The other methods are less messy, actually do a much better job, and require very little time invested...or money.

In the shop I worked we used solvent proof rubber gloves. Each finger had the tip nipped off so we could "lube" 5 cables at a time (if they were in fact removed from the bike) We actualy had two of these, one glove was only used with a solvent based oil like WD40 to clean the crap out of the cable, and the other glove was used for the lubricating oil.


After the "solvent" treatment was done, before removing the cable, we'd grab the "finger" it was attached to and stick the end of a rubber tipped air nozzle down inside it, carefully blowing the remaining solvent out before using the "oiling glove".

This method would make any cable feel like it was brand new, no matter how gummed up it was.


KM

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post #9 of 10 (permalink) Old 07-03-2009, 09:42 PM
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Quote:
Originally Posted by Knifemaker View Post
In the shop I worked we used solvent proof rubber gloves. Each finger had the tip nipped off so we could "lube" 5 cables at a time (if they were in fact removed from the bike) We actualy had two of these, one glove was only used with a solvent based oil like WD40 to clean the crap out of the cable, and the other glove was used for the lubricating oil.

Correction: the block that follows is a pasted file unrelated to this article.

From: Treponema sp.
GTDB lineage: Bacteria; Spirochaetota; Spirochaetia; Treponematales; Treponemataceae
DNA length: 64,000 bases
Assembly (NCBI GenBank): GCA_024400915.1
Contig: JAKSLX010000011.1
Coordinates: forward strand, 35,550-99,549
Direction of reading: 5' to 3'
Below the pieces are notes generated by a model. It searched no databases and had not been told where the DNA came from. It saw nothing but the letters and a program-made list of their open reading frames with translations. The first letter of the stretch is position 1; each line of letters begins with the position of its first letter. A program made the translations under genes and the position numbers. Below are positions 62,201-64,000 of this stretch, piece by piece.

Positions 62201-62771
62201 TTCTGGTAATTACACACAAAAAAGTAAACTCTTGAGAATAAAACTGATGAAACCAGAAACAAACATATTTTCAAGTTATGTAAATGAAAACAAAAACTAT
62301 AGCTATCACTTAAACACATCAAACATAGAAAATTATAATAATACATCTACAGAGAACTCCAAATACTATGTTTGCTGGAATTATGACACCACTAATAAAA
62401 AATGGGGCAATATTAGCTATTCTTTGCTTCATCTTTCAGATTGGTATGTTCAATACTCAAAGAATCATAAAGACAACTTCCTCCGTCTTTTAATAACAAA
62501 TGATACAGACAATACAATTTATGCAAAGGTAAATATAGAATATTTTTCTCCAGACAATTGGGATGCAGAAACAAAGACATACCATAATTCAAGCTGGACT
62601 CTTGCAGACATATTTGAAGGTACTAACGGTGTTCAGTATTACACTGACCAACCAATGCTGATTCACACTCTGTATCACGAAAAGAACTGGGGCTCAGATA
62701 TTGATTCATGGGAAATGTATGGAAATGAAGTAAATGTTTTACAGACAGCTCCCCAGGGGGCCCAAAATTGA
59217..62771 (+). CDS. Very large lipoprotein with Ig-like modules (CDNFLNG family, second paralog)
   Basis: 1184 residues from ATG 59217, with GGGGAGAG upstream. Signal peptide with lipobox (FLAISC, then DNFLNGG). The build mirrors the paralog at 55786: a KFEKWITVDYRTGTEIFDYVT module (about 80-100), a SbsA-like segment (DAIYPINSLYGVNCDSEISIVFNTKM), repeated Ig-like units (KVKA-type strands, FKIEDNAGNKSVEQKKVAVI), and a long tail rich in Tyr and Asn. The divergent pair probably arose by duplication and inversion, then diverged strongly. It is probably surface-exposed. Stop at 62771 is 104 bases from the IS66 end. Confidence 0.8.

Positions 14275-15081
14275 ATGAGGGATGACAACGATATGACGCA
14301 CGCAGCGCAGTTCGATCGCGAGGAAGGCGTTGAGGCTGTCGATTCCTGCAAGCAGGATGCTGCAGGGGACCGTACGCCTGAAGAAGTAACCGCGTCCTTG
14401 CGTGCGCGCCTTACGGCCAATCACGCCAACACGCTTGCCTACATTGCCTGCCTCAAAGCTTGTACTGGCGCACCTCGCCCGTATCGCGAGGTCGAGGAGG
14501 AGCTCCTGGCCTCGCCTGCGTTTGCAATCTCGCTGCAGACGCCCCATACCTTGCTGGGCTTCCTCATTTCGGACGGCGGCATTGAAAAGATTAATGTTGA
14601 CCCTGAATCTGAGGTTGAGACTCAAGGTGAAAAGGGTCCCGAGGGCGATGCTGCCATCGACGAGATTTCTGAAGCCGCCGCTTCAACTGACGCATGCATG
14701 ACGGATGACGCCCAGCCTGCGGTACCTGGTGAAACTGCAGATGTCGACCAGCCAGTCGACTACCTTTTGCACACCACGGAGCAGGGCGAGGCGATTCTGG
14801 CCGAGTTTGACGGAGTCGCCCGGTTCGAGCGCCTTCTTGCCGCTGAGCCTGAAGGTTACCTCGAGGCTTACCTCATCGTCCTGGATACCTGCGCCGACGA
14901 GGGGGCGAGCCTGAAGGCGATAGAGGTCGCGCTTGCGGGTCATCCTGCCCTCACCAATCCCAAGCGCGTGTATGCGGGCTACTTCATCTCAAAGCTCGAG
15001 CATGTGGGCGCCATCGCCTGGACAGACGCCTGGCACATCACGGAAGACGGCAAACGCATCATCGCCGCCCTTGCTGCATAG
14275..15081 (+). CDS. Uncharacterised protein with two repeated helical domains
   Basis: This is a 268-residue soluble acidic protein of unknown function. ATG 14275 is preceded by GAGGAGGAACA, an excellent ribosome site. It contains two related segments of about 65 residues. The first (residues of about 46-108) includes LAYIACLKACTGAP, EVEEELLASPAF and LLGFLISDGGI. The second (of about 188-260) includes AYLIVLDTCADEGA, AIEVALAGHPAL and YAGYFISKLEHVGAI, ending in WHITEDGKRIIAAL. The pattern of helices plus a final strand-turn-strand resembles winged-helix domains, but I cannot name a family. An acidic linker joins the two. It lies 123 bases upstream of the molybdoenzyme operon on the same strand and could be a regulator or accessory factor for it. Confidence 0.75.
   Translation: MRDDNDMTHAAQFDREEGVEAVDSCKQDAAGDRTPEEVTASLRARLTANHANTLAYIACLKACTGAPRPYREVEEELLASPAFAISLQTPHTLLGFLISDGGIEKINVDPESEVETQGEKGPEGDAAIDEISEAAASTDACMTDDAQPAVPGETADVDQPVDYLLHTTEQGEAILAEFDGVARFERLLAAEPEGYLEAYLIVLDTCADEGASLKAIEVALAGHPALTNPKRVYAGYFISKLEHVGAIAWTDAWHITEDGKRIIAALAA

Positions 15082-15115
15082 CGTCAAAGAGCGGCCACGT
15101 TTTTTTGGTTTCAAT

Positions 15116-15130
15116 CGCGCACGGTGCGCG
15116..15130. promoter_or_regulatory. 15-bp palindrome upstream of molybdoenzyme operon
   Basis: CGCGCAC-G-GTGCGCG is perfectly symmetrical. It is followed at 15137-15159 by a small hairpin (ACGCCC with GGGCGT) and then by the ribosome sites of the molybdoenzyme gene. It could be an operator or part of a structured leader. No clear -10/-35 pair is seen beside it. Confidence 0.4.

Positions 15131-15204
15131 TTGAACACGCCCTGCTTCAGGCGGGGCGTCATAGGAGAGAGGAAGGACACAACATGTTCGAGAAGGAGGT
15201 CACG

This method would make any cable feel like it was brand new, no matter how gummed up it was. KM
KM, glad you mentioned WD40 as a solvent, a lot of folks seem to thing it is the greatest lube going...
Gunsmiths call it "Gunsmith's Friend" as it would in fact dry to a hard film and cause all sorts of problems...
It is though a good solvent and hand cleaner as well, IMHO...

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post #10 of 10 (permalink) Old 07-04-2009, 09:07 AM
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Hey thanks JT. I've been looking for a good way to do this, except I think I'll be copying KM's ziplock idea. Once again this group proves it's worth.

R